The perfect chestnut and mushroom frittata

The perfect chestnut and mushroom frittata

A frittata is always the answer to a busy day, a hungry belly or an empty fridge. In short, it’s my go-to meal when I’m in a pinch. It’s also my favourite way to throw together some great ingredients to showcase them

Thu 05 Nov 2015 1:00 AM

A frittata is always the answer to a busy day, a hungry belly or an empty fridge. In short, it’s my go-to meal when I’m in a pinch. It’s also my favourite way to throw together some great ingredients to showcase them instantly in a satisfying meal. Take this market-inspired, autumn frittata: some just-picked wild mushrooms (porcini, pine, ovoli or a combination of all three would be lovely) and fresh, boiled chestnuts are subtle partners making a hearty dinner that even your carnivorous dining partners would be happy with.

As simple as a frittata is, I really first learned how to make and enjoy it when I moved to Tuscany. After many a bad experience with too thick, rubbery frittatas that are more egg than anything else, I was almost completely put off by them. But here, I realised the beauty of a good frittata is just enough egg to hold the other ingredients together and just the right amount of cooking for a frittata that quivers, not one that you could bounce off the wall.


There are those that flip their frittata to cook the top evenly, but I prefer cooking it in a well-greased cast iron pan and either covering it while cooking with a lid or some tin foil (it helps hold in the heat) or finishing the top in the oven (the benefit of using a completely heatproof pan). This way, there’s less risk of overcooking the eggs.





In Tuscany, there are a number of areas well known for their chestnuts that even have IGP (Protected Geographical Indication) or DOP (Protected Designation of Origin) status—castagne del Monte Amiata (IGP), marroni del Mugello (IGP) and marroni di Caprese Michelangelo DOP. There is a difference between castagne and marroni, and it’s not simply size, as many people think. There are actually two different varieties, with the castagna being a wild plant and marrone being cultivated. Marroni are my recommendation here as they are a little easier to peel, are smoother on the palate and slightly sweeter. You can recognise them by their fuller, upside-down heart shape to them rather than the stout, oval shape of castagne.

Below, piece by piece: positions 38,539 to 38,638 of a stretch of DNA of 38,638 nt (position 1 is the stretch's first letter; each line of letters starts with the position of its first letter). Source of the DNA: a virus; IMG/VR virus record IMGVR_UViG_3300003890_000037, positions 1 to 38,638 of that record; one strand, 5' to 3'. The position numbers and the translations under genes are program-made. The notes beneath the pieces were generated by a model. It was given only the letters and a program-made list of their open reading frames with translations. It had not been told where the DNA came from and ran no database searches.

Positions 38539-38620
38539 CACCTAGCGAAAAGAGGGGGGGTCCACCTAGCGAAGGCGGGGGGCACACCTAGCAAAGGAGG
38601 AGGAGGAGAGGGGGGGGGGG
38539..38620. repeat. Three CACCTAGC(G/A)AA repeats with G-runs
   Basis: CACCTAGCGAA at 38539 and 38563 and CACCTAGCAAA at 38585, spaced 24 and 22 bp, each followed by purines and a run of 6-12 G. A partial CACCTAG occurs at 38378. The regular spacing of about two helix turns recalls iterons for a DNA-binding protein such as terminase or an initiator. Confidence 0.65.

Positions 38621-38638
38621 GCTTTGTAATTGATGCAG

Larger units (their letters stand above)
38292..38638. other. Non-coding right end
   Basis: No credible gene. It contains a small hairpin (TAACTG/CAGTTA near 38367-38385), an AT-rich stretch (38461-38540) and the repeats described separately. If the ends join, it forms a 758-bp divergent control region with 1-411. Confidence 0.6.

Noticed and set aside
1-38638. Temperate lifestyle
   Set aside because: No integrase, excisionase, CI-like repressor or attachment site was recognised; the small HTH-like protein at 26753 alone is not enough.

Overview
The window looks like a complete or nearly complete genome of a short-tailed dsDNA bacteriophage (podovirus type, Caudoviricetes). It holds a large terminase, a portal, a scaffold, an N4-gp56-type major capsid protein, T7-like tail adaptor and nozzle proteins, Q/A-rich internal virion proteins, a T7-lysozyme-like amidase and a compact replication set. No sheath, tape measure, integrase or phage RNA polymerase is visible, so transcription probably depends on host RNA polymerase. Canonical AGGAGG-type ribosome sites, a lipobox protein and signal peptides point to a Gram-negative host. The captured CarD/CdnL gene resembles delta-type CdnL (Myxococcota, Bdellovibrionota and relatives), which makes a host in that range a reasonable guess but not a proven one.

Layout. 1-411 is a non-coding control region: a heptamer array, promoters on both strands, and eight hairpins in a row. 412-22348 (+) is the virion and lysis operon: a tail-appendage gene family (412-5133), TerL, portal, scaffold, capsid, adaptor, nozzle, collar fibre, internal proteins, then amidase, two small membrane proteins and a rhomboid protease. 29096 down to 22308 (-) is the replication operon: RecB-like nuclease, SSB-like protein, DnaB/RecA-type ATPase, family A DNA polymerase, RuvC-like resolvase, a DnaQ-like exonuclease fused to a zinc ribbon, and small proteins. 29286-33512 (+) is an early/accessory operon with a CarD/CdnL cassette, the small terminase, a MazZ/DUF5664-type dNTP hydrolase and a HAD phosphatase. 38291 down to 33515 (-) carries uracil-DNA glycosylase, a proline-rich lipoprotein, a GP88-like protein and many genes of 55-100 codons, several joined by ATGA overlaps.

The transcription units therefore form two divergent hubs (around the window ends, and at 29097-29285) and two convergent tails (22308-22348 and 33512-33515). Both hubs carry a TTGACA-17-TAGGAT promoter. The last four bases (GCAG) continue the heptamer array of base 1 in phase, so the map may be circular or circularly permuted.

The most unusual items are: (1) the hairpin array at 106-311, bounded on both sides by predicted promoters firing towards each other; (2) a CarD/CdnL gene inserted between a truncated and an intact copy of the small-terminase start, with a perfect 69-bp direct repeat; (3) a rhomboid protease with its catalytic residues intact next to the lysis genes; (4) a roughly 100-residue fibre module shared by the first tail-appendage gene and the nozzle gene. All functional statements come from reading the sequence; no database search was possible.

Frittata di funghi e castagne (serves 2)


6–8 fresh boiled chestnuts

1 bay leaf

100 grams wild mushrooms (porcini or pine mushrooms, for example)

Extra-virgin olive oil

Knob of butter

Handful of fresh thyme

Salt and pepper

3 large eggs, beaten



The chestnuts need to be boiled and peeled before using—to do so, cut a small slit into one side of each chestnut with a sharp knife. Place in a pot with a pinch of salt and a bay leaf, cover with cold water by at least 3–4cm and bring to the boil, then let cook 30 minutes if they are small or 40 minutes if larger. Drain and peel completely. You only need 6–8 in this recipe, but I recommend doing a large batch of these as they are delicious as snacks just as they are and can be eaten over the next couple of days, stored in the fridge. Truly the ‘meat’ of the poorest of cucina povera dishes, they are also delicious in a risotto, a simple bean or chickpea soup, or just served after dinner with a glass of red wine or vin santo.


Clean the mushrooms with kitchen paper (dampened if there are stubborn patches) and trim the ends off, then roughly chop the cap and stems. Heat the olive oil and butter together in a skillet (nonstick or cast iron is best for frittata) and swirl to cover the entire base and sides of the pan. Add the mushrooms and sauté over medium heat until tender and golden brown. Add the chestnuts, crumbled or roughly chopped, and the thyme leaves. Season with salt and pepper. Finally, add the eggs and swirl to combine well and cover the entire pan.


Cook until the bottom is well browned and the top is set, no longer runny, and still glistening. Take off the heat (the eggs will continue to cook a little), slide the frittata onto a serving plate or board, cut into wedges and serve as is, or with grilled bread and a salad of bitter leaves such as radicchio.


N.B. If you find the bottom is cooking much too quickly for the top to keep up, turn the heat right down and you can place a lid on top or cover with tin foil, or alternatively, put the entire pan (if handle is heatproof) under the grill (broiler) setting of your oven.

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